Four Yale students from the School of the Environment - Kristina Rodriguez, Marisa Bruno, Alix Pauchet, Tim Ibbotson-Sindelar – have finalized a report which identifies more than 180 watershed improvement projects along Connecticut’s coastline. These students were enrolled in Prof. Brad Gentry’s Nature Based Solution Clinic at Yale.
Their findings were compiled over the course of a semester, as the students worked with Audubon Connecticut’s Director of Policy, Robert LaFrance and the President of Connecticut Association of Conservation Districts, Denise Savageau. The final report will assist the Connecticut Department of Energy and Environmental Protection (DEEP) as it considers sponsoring funding opportunities from Natural Resources Conservation Service (NRCS) of United States Department of Agriculture (USDA). If approved, the funding could be used to implement green and grey infrastructure upgrades along the Connecticut coastline.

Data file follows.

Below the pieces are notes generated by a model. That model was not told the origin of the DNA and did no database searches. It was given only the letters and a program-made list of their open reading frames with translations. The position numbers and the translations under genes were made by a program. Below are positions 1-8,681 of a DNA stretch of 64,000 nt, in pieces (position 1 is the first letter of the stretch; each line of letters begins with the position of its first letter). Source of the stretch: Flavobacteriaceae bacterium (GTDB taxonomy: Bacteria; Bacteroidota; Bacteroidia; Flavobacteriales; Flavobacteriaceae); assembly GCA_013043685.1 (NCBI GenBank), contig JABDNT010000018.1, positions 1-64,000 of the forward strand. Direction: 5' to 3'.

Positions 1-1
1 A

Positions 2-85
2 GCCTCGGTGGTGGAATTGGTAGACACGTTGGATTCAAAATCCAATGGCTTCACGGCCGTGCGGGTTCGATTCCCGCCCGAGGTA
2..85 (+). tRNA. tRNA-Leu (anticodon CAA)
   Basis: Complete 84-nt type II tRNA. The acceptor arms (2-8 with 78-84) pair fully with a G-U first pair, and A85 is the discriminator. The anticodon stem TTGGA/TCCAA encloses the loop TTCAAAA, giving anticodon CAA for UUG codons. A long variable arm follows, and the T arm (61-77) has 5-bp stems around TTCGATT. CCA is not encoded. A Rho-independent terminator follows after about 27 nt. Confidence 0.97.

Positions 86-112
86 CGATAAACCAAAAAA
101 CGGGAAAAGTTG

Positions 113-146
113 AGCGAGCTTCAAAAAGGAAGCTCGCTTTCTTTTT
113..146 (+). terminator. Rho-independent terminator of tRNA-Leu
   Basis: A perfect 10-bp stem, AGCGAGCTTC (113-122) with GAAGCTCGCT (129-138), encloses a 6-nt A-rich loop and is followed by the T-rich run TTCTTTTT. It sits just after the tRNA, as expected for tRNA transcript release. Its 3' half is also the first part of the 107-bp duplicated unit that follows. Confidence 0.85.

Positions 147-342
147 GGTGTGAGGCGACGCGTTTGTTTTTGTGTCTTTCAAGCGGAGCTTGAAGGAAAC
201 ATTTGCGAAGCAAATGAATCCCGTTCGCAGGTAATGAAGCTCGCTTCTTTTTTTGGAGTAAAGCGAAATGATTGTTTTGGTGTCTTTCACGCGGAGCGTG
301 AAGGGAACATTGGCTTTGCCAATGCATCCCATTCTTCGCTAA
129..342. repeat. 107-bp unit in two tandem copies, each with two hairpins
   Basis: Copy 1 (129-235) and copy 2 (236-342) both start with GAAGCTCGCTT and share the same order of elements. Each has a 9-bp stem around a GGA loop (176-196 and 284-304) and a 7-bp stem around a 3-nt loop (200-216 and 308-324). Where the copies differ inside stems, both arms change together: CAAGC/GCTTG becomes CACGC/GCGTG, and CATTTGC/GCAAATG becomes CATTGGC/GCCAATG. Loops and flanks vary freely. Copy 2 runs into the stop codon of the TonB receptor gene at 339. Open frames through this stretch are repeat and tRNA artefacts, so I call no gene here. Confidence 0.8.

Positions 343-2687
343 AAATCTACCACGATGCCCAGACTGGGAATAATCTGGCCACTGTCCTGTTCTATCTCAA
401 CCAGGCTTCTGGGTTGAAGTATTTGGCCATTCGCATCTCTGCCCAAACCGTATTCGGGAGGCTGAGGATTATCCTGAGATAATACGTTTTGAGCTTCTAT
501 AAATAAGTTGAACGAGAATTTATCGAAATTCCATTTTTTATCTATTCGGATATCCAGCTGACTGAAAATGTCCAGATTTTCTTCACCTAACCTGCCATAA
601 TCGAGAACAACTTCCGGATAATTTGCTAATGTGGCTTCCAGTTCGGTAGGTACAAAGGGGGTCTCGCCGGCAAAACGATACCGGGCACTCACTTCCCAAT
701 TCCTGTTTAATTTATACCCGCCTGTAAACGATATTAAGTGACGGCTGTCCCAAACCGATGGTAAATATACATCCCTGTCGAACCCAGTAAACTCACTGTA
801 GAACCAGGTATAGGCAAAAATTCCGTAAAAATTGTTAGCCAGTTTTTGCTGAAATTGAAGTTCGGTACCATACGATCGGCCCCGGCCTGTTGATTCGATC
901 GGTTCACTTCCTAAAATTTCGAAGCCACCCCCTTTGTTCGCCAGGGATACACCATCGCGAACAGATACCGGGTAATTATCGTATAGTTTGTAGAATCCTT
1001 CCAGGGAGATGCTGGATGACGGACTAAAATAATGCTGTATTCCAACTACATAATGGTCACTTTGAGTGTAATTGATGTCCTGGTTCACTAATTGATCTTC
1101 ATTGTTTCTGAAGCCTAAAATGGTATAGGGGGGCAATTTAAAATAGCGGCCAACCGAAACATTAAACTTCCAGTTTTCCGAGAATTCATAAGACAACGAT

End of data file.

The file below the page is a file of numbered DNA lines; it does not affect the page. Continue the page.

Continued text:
The students identified more than 180 projects but narrowed them down to 23 (see red dots on the map below) priority projects based upon selection criteria that they developed.
The focus of these projects was improving salt marsh habitat, shellfish habitat, and water quality. The students also examined methodologies to prioritize projects that help vulnerable communities (Equity Lens) and provide coastal resilience.
After gathering data and compiling already-proposed projects shared by local nonprofits and governmental organizations, the students vetted all 180 projects and broke down the final list of 23 by project type as follows:
Chittenden Beach, Grass Island, Long Cove Tidal Marsh, Stony Creek Beach, Sandy Point, New Haven Harbor, Stratford Point Bank, Stratford Russian Beach Bank Protection, Long Wharf, Johnson Creek
West Haven High School, Live Oaks Elementary School, Branford High School, Foote Park, Clinton Town Hall, Cox Elementary School
Tidal Flow Restoration
Cove River Tide Gate Relocation and Replacement, Mill River Tidal Flow Restoration, Fort Nathan Hale Tidal Reconnection, Hammock River
Stratford Long Beach, Penfield Beach, Fairfield Beach
The next step in the process is to develop a watershed plan, broken into two sections: One for the eastern and one for the western portion of Long Island Sound. Funding for the planning portion of this project is dependent upon approval by DEEP and NRCS.